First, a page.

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Wednesday, May 11, 2011

Roundels on the River: Serco Prize For Illustration

Look out for a new poster on the London Underground this week. It's Anne Wilson’s ‘Winding Through the City‘ which won first prize in the Serco Prize for Illustration on Monday evening.
London Transport Museum is home to an exhibition of the best 50 entries to the competition run in partnership with the Association of Illustrators. The brief was to "submit images that feature the River Thames as an exciting and varied place for Londoners and visitors alike."

An Average Day on the Thames - Matt Oxborrow

The exhibition runs until 3rd June 2011 and has some wonderful illustrations on display. The Thames is such a part London's iconic images that there was an outcry when it was temporarily removed from the Tube map.

Matt Oxborrow's "An Average Day on the Thames" was my personal favourite, as I loved the idea of people floating down the river on roundels. He's also illustrated a whole range of Londoners who might use the Thames for work or pleasure.

It was interesting to see so many interpretations of the Thames many of them showing a vertical West/East divide, rather than the more familiar horizontal division.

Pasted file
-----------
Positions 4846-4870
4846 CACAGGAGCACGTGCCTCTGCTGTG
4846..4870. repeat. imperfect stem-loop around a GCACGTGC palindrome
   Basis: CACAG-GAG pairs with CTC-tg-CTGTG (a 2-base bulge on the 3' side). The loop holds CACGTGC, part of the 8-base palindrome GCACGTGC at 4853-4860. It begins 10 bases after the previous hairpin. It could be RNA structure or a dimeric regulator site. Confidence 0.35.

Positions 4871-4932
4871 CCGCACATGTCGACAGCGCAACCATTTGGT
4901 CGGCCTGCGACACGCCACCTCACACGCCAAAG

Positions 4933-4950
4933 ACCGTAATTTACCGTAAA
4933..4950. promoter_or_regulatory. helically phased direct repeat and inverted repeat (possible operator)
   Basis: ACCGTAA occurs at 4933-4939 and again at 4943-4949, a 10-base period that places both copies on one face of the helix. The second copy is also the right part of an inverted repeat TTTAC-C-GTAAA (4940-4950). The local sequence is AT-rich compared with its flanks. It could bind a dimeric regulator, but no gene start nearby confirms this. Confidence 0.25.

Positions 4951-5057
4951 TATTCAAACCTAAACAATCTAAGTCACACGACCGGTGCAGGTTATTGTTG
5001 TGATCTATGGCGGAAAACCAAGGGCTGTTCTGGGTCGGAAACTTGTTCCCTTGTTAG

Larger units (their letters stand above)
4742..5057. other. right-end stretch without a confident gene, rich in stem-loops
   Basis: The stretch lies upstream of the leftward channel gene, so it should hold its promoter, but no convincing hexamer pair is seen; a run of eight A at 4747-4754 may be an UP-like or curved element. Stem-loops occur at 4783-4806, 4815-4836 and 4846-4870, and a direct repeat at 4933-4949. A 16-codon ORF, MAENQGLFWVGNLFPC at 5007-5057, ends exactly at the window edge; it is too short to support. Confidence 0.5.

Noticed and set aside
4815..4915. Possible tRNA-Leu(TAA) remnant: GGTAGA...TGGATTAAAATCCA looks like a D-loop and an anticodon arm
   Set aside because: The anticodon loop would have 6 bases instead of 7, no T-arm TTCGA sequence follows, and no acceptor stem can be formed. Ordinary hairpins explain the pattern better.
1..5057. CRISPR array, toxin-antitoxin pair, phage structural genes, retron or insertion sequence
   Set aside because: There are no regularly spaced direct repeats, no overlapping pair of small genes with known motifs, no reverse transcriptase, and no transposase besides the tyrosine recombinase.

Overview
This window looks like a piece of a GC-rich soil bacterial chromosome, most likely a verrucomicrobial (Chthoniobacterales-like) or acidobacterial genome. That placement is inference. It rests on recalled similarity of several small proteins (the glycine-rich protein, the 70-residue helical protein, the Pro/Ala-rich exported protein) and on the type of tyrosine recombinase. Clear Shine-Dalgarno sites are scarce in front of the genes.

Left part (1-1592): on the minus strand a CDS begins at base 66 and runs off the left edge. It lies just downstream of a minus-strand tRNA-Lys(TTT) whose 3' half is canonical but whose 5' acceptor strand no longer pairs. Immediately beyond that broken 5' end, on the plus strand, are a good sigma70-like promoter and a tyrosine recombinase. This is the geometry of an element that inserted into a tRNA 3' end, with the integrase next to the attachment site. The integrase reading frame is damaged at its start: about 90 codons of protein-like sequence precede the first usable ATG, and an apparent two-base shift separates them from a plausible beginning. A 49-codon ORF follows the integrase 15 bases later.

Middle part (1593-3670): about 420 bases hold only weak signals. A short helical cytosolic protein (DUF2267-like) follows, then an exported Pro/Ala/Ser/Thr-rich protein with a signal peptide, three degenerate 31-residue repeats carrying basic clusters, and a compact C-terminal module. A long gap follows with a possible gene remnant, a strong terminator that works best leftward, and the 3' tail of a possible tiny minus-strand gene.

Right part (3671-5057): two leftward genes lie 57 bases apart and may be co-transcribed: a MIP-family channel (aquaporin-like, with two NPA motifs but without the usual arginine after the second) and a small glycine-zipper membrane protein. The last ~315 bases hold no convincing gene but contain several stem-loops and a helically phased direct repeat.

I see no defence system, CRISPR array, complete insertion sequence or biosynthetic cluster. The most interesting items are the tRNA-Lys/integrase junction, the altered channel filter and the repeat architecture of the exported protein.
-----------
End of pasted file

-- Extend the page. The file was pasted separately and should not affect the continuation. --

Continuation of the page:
Anne Wilson and her 1st prize entry ‘Winding Through the City'

I liked Anne Wilson's winning entry and it was good to see how well it worked on London Transport Museum merchandise, that was on display. The detail on some of the other illustrations was amazing, but I'm not sure how well they would have transferred to mugs, mousemats, bag and posters.

I'm a sucker for retro looking things and particularly liked Matthew Bromley's Explore The Thames for this reason.

Explore London, explore the Thames - Matthew Bromley

Andy Potts' London Flow worked really well with a simple colour scheme and various modes of transport literally flowing through the river.

London Flow - Andy Potts

5 o'clock Thames - Madalina Andronic

I loved the fairytale detail in Madalina Andronic's 5 o'clock Thames. She was standing next to me when I was taking a picture and I asked her how long it took. "Three days", she said. I don't think I could complete something like that in three years!

There's a few more pictures on my Flickr set of the exhibition. If you look closely in one you'll see the reflection of IanVisits who also came along the opening and has written a blog post with his impressions too.

To support the exhibition on Saturday 21 May at 3pm London Transport Museum Senior Curator, Claire Dobbin, will give an illustrated talk "Poster Art and the River Thames" about how the River Thames has featured in over a century of London Transport posters. The hour long talk is £8 – or free to annual season ticket holders (you're advised to phone 020 7565 7298 in advance to reserve your place).

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